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Jerusalem – “Mommy, mommy, mommy!” wailed little Moshe at a tearful memorial for his parents in Mumbai on Monday, before a plane carrying him, his caretaker and the bodies of the six Jewish victims of the Chabad House hostage siege took off for Israel – a place the curly-haired 2-year-old survivor of the terror attack has never even visited.
The heart-rending cries of the toddler, clutching a toy basketball as he squirmed in the arms of mourners at the Mumbai synagogue ceremony, brought home the extent of the tragedy. In all, more than 170 people were killed in attacks on 10 targets across the Indian city.
The wrenching scene played over and over again on Israeli TV stations as government officials, Chabad leaders and shocked relatives prepared for a late-night airport ceremony with the arrival of the Israeli air force plane, for the funerals of the victims – but most urgently, for the future of the suddenly orphaned Moshe.
Moshe’s parents, Rabbi Gavriel Noach Holtzberg, 29, and Rivka, 28, ran the headquarters of the ultra-Orthodox Chabad Lubavitch movement in Mumbai.
Robert Katz, a New York-based fundraiser for Migdal Ohr, an Israeli orphanage founded by the boy’s family, said, “I don’t know that he can comprehend or that he will remember seeing his parents shot in cold blood.”
They were among six civilians killed at the Chabad center in the three-day terror siege that ended Saturday morning. All six were Jewish and four were Israeli, the Israeli Foreign Ministry said.
Moshe was spirited out of the center on Thursday by Sandra Samuel, a nanny who worked there for years. She found him crying beside his parents’ bodies, his pants drenched in blood.
Moshe was accompanied on the trip to Israel by his maternal grandparents, Yehudit and Shimon Rosenberg, who were reunited with their grandson when they arrived in Mumbai on Friday. Samuel came along, too, to provide the grief-dazed child a familiar face as he starts his new life.
During the siege of the Jewish center, Samuel had locked herself in a laundry room when she heard Moshe’s mother Rivka screaming “Sandra, help!” Then the screaming stopped, and it was quiet, Katz said.
She cracked open the door of her hiding place and saw a deserted staircase. She ran up one flight and saw the rabbi and his wife, covered in blood and shot to death. She snatched the crying boy, bolted down the stairs and out of the building.
“She’s been there with him throughout,” Katz said.
Though Samuel has no passport or papers, Moshe’s grand-uncle, Rabbi Yitzchak David Grossman, helped arrange for her to get a visa to Israel. In a sad coincidence, Grossman is founder of the Migdal Ohr orphanage.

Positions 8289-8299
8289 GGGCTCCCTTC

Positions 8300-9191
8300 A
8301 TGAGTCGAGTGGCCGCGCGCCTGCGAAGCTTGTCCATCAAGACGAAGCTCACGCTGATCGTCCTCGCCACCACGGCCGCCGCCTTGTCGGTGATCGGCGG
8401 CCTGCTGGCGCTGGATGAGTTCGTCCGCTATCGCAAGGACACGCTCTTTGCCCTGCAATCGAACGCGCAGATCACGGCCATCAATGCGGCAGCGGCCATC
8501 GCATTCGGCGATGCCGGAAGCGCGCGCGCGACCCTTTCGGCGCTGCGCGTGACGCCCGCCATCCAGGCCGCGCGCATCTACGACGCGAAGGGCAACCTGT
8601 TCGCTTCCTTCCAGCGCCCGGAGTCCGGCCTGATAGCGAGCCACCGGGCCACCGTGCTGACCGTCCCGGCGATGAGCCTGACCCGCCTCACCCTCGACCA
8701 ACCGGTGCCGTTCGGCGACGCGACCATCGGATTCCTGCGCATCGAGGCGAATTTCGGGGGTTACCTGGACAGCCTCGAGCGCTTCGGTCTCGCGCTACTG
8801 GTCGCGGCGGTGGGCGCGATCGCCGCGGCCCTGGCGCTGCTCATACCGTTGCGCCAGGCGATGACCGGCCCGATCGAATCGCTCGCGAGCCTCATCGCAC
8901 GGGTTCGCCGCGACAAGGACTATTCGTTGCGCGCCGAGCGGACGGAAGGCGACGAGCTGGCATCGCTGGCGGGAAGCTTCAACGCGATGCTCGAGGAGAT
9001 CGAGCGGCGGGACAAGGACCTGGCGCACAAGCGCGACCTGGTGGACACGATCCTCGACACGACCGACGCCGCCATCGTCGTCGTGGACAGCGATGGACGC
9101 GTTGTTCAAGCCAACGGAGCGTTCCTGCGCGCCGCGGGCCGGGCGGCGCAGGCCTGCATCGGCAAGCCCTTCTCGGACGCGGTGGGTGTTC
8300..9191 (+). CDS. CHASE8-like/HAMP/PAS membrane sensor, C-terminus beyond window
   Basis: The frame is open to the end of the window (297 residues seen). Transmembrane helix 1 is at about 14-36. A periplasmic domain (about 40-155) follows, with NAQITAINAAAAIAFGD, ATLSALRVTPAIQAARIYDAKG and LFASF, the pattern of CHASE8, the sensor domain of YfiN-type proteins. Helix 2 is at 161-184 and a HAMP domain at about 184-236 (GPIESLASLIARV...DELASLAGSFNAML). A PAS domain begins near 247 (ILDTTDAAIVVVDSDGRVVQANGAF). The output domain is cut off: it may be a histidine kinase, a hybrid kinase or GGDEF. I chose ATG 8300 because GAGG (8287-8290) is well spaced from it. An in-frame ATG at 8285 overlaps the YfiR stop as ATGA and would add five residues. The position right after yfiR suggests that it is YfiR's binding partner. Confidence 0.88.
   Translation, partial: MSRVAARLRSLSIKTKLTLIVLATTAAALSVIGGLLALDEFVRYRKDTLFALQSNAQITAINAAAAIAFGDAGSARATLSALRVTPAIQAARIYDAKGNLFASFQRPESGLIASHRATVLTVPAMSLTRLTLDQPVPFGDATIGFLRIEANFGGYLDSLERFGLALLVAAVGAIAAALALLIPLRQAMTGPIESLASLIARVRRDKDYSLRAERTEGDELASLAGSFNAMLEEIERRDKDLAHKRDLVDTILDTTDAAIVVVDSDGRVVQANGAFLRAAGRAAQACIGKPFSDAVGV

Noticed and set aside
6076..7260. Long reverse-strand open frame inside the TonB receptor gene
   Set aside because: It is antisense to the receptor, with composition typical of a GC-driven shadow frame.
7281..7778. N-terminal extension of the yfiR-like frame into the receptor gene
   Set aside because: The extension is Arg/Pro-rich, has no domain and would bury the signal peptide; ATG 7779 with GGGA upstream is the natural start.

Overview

At the Mumbai ceremony, Rosenberg struggled to deal with the horrible deaths of his daughter and son-in-law, as his grandson cried nearby. “The Lord giveth. The Lord taketh away. Blessed be the name of the Lord,” he said, quoting the Book of Job, reflecting the deep faith of ultra-Orthodox Jews.
Moshe’s father was a dual American-Israeli citizen and his mother was Israeli. The couple lived in Israel and Brooklyn before they moved to Mumbai in 2003, so Moshe had never set foot in Israel.
It was unclear who would care for him, Chabad officials said, though the closely-knit ultra-Orthodox outreach group would provide a large safety net. Custody has not been determined, they said.
The toddler has an older sibling who has Tay-Sachs, a genetic disorder that strikes Jews of Eastern European origin. He is permanently hospitalized in Israel, Katz said. The couple’s first-born child died of Tay-Sachs.
The Foreign Ministry said the government would arrange funerals for the six killed in Mumbai and send representatives to the ceremonies, as it does for victims of terror attacks at home.
“There are going to be thousands of people at this funeral,” said Katz, executive vice president of Migdal Ohr’s fundraising arm in New York. “This couple wasn’t living in the West Bank. They weren’t settlers. They weren’t occupying anyone’s land. They were killed because they were Jews, simple and plain.”
One of the victims, Leibish Teitelbaum, was a member of Satmar, a small ultra-Orthodox sect ideologically opposed to the state of Israel. His family informed the Israeli government that they desire no state involvement or symbols at his funeral, according to an official in the government ministry in charge of state ceremonies. The official said the government would respect the family’s wishes.
He spoke on condition of anonymity because of the sensitivity of the arrangements.
Associated Press
Copyright 2004 Associated Press. All rights reserved. This material may not be published, broadcast, rewritten, or redistributed.

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